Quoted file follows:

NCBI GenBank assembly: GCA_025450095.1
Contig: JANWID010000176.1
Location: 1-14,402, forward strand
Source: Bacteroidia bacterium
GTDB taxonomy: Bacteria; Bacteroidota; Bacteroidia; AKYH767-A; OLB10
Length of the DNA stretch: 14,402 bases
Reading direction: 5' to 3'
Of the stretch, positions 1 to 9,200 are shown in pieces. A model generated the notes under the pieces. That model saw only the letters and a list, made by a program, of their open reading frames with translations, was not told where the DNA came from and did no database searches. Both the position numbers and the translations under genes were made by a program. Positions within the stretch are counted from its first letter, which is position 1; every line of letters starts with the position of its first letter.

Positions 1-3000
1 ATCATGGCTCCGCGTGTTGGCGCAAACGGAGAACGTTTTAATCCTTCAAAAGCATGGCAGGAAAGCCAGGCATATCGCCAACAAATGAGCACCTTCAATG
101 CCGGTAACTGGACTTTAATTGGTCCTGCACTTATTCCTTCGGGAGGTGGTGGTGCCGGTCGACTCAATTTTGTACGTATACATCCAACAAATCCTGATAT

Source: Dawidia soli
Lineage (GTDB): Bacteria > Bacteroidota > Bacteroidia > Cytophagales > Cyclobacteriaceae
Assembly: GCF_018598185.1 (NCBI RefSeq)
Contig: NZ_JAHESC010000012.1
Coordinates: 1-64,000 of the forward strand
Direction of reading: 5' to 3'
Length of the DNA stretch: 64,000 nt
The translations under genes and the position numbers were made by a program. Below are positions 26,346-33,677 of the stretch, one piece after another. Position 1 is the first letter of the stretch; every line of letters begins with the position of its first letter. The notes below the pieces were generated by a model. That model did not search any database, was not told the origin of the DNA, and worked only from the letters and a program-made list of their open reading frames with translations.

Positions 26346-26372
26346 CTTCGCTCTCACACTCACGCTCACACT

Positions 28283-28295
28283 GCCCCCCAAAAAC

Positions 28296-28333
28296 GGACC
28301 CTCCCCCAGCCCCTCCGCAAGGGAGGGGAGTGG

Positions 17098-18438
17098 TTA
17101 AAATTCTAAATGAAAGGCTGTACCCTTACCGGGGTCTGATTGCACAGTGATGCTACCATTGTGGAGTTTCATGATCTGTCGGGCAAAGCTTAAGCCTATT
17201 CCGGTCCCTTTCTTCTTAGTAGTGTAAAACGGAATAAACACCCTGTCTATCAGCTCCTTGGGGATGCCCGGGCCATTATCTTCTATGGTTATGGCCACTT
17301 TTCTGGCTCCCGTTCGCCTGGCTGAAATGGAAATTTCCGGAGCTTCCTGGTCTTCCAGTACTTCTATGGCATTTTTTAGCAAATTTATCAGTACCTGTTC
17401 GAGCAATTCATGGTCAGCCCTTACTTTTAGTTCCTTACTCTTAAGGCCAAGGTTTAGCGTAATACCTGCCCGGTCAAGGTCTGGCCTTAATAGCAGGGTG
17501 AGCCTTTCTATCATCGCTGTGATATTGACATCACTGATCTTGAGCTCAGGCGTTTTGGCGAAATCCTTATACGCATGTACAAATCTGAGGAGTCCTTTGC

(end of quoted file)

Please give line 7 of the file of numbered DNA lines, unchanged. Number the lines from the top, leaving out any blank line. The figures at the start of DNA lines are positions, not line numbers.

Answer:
Reading direction: 5' to 3'